|“Lost Laptop” Photo via Flickr|
After retracing steps, I concluded that the backpack and laptop had to be at the restaurant. Later that evening, I went to look at location and deactivation options through Apple. Unfortunately, their service is of little use for devices not connected to the Internet and not powered on. My login offered some prevention for unauthorized access but files inside were not encrypted. I thought about identity theft and someone pulling personal account information. Would I have to change all of my credit cards? I also envisioned someone wiping the serial number and data to sell the computer. I visited Epic Burger’s website where I found an after-hours service number to call, as well as email to contact the location.
|Beware which files you save where!|
Afterward, I pulled back and paused. In the scheme of things, the loss maybe wasn’t as big of a “fall” as I had made it out to be. Yes, losing a device such as a laptop was a big expense. Yes, I could be exposing my personal information. And yes, alerting bank and credit accounts, along with ID monitoring agencies was more than a hassle. Fortunately, I had already taken some precautions by storing important assets in the cloud (you can probably guess where) before this accident happened.
When Epic Burger opened the next morning, I contacted them. I described what the bag looked like and the first employee who answered said they did not have it. A second look from the manager, however, confirmed that they received my messages and had already placed the backpack in their office for safekeeping. I breathed a sigh of relief and thanked them for their honesty and diligence. In picking up the backpack, a simple thank you would not suffice, so I shared a nominal tip for doing such an honest deed.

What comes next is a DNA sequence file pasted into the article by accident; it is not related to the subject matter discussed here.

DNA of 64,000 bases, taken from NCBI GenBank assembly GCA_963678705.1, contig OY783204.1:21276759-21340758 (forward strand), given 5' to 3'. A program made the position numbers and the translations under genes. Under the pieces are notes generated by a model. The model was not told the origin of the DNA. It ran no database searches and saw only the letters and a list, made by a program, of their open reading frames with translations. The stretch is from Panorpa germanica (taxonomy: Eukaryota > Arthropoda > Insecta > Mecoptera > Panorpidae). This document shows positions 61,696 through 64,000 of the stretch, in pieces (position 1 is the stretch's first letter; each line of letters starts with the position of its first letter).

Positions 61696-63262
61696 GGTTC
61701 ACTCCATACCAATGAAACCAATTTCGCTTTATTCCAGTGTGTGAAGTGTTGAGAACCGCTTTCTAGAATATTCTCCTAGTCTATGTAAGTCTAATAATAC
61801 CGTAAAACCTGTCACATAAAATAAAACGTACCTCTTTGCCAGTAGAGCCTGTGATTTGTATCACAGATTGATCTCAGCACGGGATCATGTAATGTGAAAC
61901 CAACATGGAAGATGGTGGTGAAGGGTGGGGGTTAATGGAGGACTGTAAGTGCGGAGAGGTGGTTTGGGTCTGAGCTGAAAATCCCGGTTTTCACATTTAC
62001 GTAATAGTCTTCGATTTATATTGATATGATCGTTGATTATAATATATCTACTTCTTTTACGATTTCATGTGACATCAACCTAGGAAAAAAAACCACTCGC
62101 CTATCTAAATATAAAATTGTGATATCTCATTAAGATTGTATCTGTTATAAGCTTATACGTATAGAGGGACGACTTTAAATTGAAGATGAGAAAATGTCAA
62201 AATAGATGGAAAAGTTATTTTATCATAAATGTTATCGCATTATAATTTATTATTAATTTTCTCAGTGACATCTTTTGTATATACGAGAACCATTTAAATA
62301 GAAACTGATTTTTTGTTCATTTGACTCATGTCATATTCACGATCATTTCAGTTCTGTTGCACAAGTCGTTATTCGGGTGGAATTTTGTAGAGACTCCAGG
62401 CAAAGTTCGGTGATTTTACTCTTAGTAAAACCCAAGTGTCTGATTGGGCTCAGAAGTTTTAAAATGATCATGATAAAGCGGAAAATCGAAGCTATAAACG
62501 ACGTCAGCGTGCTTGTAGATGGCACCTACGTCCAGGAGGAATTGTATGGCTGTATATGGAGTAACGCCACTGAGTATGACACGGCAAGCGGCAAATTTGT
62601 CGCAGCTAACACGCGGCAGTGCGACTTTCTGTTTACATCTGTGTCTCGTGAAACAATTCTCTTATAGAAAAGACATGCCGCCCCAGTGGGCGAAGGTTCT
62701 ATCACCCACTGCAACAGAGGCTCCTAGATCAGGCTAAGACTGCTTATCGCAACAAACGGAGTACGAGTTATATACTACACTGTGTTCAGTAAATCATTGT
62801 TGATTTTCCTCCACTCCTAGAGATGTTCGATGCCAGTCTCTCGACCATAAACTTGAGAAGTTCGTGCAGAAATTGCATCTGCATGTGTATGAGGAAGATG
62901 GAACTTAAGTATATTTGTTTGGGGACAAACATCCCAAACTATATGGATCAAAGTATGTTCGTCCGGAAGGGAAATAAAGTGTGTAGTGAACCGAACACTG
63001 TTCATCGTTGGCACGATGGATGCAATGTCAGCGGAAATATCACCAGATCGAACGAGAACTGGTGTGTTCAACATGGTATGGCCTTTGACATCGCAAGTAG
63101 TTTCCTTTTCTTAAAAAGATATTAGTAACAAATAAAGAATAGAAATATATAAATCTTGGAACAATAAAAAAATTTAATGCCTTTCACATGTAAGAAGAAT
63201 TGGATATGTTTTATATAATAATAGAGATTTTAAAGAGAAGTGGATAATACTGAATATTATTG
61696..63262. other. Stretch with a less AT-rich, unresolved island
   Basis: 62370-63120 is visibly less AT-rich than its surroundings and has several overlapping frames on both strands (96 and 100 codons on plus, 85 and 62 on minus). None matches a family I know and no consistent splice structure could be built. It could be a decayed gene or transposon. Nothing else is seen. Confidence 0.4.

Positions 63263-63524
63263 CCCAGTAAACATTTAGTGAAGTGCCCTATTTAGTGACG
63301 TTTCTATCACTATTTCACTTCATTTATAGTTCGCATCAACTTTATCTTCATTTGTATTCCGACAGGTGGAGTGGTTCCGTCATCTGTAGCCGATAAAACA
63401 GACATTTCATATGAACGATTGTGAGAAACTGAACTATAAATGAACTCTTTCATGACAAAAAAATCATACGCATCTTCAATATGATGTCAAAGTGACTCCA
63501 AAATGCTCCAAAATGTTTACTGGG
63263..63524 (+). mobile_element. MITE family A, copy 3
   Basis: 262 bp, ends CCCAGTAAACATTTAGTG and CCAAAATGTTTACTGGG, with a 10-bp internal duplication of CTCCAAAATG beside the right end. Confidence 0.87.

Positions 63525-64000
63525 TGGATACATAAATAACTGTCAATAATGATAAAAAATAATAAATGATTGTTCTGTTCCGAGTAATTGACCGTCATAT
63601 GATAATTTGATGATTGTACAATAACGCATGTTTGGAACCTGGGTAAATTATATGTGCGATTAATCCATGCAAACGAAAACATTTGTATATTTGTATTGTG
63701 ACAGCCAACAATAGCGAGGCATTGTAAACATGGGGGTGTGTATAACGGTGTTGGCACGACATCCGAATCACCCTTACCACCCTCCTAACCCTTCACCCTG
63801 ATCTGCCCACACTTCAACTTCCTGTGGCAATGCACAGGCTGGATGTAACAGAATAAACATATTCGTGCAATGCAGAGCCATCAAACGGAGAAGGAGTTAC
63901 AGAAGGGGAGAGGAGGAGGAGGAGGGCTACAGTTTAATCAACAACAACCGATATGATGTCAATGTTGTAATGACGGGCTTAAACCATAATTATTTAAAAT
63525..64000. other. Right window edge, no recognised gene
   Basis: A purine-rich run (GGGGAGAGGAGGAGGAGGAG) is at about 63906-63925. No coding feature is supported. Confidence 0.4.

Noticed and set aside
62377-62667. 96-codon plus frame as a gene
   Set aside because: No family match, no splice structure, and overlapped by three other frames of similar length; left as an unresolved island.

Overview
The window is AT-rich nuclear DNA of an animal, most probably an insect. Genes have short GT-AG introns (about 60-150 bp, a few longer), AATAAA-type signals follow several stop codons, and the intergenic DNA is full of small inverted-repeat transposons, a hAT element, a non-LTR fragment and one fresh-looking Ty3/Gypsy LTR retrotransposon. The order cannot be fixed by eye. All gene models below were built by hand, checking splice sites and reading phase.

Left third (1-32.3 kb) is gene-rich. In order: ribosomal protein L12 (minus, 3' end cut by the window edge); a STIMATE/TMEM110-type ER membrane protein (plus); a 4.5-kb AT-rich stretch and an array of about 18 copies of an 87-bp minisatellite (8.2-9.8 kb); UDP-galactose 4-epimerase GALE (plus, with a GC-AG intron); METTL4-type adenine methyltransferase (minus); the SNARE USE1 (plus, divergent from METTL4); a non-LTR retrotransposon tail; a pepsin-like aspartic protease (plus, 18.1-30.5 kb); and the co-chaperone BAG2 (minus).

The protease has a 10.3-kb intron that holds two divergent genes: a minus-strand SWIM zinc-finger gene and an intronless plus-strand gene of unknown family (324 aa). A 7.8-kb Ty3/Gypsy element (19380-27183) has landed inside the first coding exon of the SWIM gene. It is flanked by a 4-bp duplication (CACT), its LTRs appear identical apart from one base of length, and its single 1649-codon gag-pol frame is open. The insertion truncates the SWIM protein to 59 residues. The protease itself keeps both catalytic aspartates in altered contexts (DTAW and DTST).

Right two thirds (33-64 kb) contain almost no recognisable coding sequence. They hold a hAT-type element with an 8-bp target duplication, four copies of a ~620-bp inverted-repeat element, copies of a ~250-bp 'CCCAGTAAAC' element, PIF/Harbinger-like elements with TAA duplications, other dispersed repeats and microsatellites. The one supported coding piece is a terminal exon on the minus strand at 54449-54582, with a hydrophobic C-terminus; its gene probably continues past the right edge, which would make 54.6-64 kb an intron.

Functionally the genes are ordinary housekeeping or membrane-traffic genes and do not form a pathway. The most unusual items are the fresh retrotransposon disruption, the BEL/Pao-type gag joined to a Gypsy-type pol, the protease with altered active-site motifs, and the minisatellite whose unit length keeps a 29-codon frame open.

Learning from the experience I acknowledged that loss of laptops and devices happens—we are only human. I also decided that there are a few more files on my laptop that should be encrypted and put behind multi-factor authentication at-rest in the cloud, not on my laptop. Similarly, there are some files on my laptop that should not be saved there long-term at all. And passwords for both can always be longer, more unique and changed. The world can be an unforgiving place and we need to take steps to batten down the hatches, defend against data leakage, loss, misuse or worse. At the same time, even in the age of ubiquitous digital danger, let’s not lose sight of the “Epic” goodness that exists in humanity. Prepare for the worst, indeed, but do not stop appreciating or hoping for the best.